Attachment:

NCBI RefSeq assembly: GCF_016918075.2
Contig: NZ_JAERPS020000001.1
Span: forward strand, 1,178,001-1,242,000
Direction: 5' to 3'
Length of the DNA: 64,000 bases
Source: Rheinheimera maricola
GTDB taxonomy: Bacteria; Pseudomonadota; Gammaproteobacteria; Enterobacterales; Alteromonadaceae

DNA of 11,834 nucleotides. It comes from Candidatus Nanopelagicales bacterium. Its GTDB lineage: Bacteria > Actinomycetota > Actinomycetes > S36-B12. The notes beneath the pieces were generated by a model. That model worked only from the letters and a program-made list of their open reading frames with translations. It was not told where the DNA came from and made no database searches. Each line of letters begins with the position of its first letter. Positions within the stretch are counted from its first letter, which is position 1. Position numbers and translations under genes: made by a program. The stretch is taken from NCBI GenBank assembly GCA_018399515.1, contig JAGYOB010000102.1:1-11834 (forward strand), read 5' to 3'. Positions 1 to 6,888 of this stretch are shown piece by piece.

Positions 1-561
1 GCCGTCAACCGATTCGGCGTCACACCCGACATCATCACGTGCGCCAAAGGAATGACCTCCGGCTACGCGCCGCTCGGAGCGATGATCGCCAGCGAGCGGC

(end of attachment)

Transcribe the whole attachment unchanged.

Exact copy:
NCBI RefSeq assembly: GCF_016918075.2
Contig: NZ_JAERPS020000001.1
Span: forward strand, 1,178,001-1,242,000
Direction: 5' to 3'
Length of the DNA: 64,000 bases
Source: Rheinheimera maricola
GTDB taxonomy: Bacteria; Pseudomonadota; Gammaproteobacteria; Enterobacterales; Alteromonadaceae

DNA of 11,834 nucleotides. It comes from Candidatus Nanopelagicales bacterium. Its GTDB lineage: Bacteria > Actinomycetota > Actinomycetes > S36-B12. The notes beneath the pieces were generated by a model. That model worked only from the letters and a program-made list of their open reading frames with translations. It was not told where the DNA came from and made no database searches. Each line of letters begins with the position of its first letter. Positions within the stretch are counted from its first letter, which is position 1. Position numbers and translations under genes: made by a program. The stretch is taken from NCBI GenBank assembly GCA_018399515.1, contig JAGYOB010000102.1:1-11834 (forward strand), read 5' to 3'. Positions 1 to 6,888 of this stretch are shown piece by piece.

Positions 1-561
1 GCCGTCAACCGATTCGGCGTCACACCCGACATCATCACGTGCGCCAAAGGAATGACCTCCGGCTACGCGCCGCTCGGAGCGATGATCGCCAGCGAGCGGC